by Ryan Showalter
A few weeks ago my wife and I took our eight-month-old foster son to Homegirl Cafe in downtown Los Angeles. As soon as we sat down our waitress recognized us from the last time and quickly swept up our son in her arms and proudly showed him off to all the other staff. All the tattoos and hard years of life instantly disappeared behind broad smiles and laughter. Babies have a unique ability to break down walls and reminds us of what it means to be human and to belong to each other.
Homeboy Industries was started by Father Greg Boyle in the midst of the gang wars of East LA and has grown to be the largest gang rehabilitation center in the nation. Father Greg tells the story of Homeboy, and the insights he learned in the book, Tattoos on the Heart. He tells story after story of the hardship of getting former gang enemies to work together. “If there is a fundamental challenge within these stories, it is simply to change our lurking suspicion that some lives matter less than other lives.”
America has become increasingly polarized by the political divide. The mud-slinging once reserved for TV ads in election season, have found their way into daily conversation and even the church–so much so that now when we have conversations about race, gender, poverty, and the environment, we quickly revert to our own echo chambers and our favorite political memes. This inability to have civil discourse is not only wounding our culture; it is also impacting our churches. Father Greg’s prophetic call reminds us that we need to step outside our political agendas of right and wrong. We need to care less on where we stand, and more about who we are standing with.
The church is in danger of losing the profound truth of Genesis: “So God created mankind in his own image, in the image of God he created them; male and female he created them” (Gen. 1:27). The first thing stated about humanity is its reflection of God. All of us have inherent worth and purpose in reflecting the glory of the God who created us. Any attack on human dignity is an attack on the artist who created it.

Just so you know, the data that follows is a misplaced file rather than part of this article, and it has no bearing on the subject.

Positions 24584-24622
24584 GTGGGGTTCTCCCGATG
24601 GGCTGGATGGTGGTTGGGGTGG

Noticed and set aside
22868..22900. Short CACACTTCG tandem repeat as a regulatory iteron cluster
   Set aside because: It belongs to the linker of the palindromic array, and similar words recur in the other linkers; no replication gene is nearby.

The purpose of the church is to be the bride of Christ, reflecting the beauty and diversity for which God has created it. Galatians 3 states, “for all of you who were baptized into Christ have clothed yourselves with Christ. There is neither Jew nor Gentile, neither slave nor free, nor is there male and female, for you are all one in Christ Jesus. If you belong to Christ, then you are Abraham’s seed, and heirs according to the promise (Gal. 3:27-29). This powerful statement was provocative and subversive in its first century context. It had, and still has, significant racial, cultural, gender, and economic implication. The reality is that this simple verse is still a tall order that the church significantly struggles to reflect. We must confess our history of division, and even willful disregard of the outsider and the stranger. Yet if the gospel has anything to tell us, like the thief on the cross, a confession of our past mistakes can be the very grace of God. In an instant our eternal destiny is changed and we begin to displaying God’s redemption from sin, both personal and systemic.
I confess that one lie I have believed is the lie of colorblindness. Although the intent to treat everyone as equal is good, the blanket application often results in whitewashing, maintaining the status quo, and minimizing the beauty of God’s created diversity. It is the equivalent of a colorblind person looking at the Sistine Chapel and only seeing shades of grey. We miss the beauty the artist intended to display. God did not create our world by accident; he created us unique for a purpose. No color, race, or creed is better than another, but each somehow uniquely reflects the glory of God. It is our role to discover it and celebrate it. What is important is that we are all needed in the body of Christ. Colorblindness is the equivalent of saying we should all be a foot in the body of Christ. The idea of kinship is that we all belong to the body and that we each are still unique and inherently tied together.
Kinship is when we truly see each person as integral to the body to the point that no daylight can separate us. Father Greg summarizes the goal of kinship well when he says:
“Inching ourselves closer to creating a community of kinship such that God might recognize it. Soon we imagine, with God, this circle of compassion. Then we imagine no one standing outside of that circle, moving ourselves closer to the margins so that the margins themselves will be erased. We stand there with those whose dignity has been denied. We locate ourselves with the poor and the powerless and the voiceless. At the edges, we join the easily despised and the readily left out. We stand with the demonized so that the demonizing will stop. We situate ourselves right next to the disposable so that the day will come when we stop throwing people away” (Greg Boyle).
Ryan Showalter is associate pastor at Solid Ground Brethren in Christ Church, Alta Loma, California.